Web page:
Well, as I say, these are my private speculations. On this side of the Narva River, you can write out whatever is in your tiny little subjective addled brain, no matter how silly it may seem. Although the friends-of-the-PTB can then sue you, they are unlikely to win - or, if they do through some Bay Street cunning pull off some surprising legal-upset victory, then they render their victory Pyrrhic through scoring it in a blaze of media coverage. (In the case of DDO&P, the cheaply sensationalist headlines might read, more accurately than inaccurately, "DeGasperis Family: 'DG Group' Subsidiary Corsica Wins Court Settlement Against Impoverished, Lawyerless, Autistic Astronomer." This would attract readers even as far afield as Newfoundland and British Columbia.) 

So, to repeat: it is easy to overstate the relevance of the current American soap opera. Although I lack inside information, I do conjecture that Washington is a Town of Richmond Hill, writ large. I offer it as my private and subjective conjecture that America's real decisions get taken in America's finance-industry boardrooms, or on America's golf courses, or something, by some tiny empowered subset of that tiny group who understand the issues. I conjecture that those decisions then get presented as formal "Policy Options" to whatever hapless public face temporarily occupies the Oval Office - to the hapless public face, that is, who is nominally and ostensibly in charge. I imagine the preferred option being ever so delicately signalled, say as the "now perhaps specially prudent" line of action. Under those unhappy circumstances, an Oval Office occupant is unlikely to dare rocking the boat, unless perhaps (what is improbable) she or he possesses the moral strength of an FDR, the moral strength of a Pope John XXIII, the moral strength of some Lincoln or some William Ewart Gladstone.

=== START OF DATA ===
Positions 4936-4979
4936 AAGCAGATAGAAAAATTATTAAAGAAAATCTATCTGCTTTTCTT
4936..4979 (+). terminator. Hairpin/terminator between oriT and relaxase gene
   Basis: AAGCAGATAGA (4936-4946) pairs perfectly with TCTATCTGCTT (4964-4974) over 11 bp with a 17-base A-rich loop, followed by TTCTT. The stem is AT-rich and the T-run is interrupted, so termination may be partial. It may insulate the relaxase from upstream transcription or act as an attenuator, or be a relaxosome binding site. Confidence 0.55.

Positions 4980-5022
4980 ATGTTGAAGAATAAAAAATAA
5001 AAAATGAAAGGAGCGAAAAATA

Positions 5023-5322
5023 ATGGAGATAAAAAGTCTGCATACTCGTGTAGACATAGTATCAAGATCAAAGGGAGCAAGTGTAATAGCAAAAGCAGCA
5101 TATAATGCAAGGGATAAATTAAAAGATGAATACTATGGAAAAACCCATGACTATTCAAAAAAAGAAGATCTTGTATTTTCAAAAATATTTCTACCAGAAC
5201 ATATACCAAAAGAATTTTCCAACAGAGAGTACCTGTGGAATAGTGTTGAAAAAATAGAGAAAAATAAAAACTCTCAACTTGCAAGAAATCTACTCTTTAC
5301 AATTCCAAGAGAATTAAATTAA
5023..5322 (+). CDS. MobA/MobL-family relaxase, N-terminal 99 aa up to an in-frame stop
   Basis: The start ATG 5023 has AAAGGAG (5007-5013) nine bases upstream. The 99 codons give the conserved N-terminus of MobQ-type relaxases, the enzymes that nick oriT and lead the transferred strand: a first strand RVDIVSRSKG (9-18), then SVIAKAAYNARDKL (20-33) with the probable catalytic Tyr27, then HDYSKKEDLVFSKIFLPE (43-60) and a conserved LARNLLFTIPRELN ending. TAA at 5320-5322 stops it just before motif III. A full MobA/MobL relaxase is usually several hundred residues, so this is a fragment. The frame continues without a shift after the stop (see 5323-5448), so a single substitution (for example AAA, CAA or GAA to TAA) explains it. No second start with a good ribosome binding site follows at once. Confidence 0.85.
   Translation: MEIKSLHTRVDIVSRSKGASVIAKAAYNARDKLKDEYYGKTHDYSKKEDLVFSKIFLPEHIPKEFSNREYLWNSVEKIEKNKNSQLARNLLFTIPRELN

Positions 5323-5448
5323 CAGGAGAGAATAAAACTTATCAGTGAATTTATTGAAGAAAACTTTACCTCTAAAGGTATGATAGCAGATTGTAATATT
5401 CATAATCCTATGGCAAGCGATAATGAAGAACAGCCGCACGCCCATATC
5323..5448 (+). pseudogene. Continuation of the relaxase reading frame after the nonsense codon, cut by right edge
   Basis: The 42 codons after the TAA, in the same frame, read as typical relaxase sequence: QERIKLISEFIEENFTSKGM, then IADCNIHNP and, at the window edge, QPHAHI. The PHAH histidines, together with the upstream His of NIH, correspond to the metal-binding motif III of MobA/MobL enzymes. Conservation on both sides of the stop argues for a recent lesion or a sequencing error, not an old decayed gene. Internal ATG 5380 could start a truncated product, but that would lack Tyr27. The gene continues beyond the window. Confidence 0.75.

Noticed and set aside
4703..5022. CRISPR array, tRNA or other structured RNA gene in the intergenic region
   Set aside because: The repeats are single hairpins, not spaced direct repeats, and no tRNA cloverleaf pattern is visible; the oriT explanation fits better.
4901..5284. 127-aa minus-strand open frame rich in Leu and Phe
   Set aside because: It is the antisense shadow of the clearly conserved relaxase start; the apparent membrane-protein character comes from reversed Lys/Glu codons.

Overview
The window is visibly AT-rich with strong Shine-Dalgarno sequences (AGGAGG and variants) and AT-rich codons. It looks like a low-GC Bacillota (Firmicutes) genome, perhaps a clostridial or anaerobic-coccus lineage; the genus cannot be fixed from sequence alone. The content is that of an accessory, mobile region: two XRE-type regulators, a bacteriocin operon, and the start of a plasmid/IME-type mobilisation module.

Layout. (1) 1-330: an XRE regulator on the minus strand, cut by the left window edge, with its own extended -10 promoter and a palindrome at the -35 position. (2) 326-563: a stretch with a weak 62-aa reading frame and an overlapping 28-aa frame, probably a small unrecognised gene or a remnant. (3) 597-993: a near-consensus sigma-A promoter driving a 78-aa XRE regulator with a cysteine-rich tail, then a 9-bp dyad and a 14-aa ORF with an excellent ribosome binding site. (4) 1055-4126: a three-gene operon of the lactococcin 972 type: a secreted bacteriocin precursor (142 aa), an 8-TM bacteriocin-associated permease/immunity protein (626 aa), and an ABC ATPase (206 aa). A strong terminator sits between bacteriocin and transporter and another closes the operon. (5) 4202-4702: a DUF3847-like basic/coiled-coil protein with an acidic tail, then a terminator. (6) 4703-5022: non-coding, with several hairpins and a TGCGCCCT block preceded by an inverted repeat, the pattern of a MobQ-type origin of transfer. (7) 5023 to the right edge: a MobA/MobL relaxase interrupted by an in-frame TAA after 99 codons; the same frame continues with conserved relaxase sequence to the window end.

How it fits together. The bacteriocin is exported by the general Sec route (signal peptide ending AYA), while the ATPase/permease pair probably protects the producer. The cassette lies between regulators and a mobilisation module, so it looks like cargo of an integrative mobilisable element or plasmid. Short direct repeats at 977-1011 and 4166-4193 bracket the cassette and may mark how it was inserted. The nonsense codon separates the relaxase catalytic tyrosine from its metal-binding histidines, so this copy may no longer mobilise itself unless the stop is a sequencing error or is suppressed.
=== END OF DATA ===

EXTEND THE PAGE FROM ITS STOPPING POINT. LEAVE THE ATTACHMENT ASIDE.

I have said that I am rather puzzled by Mr Greer's preferring Mr Trump to the Democratic candidate. If the PTB actually call the shots, how can it matter who wins?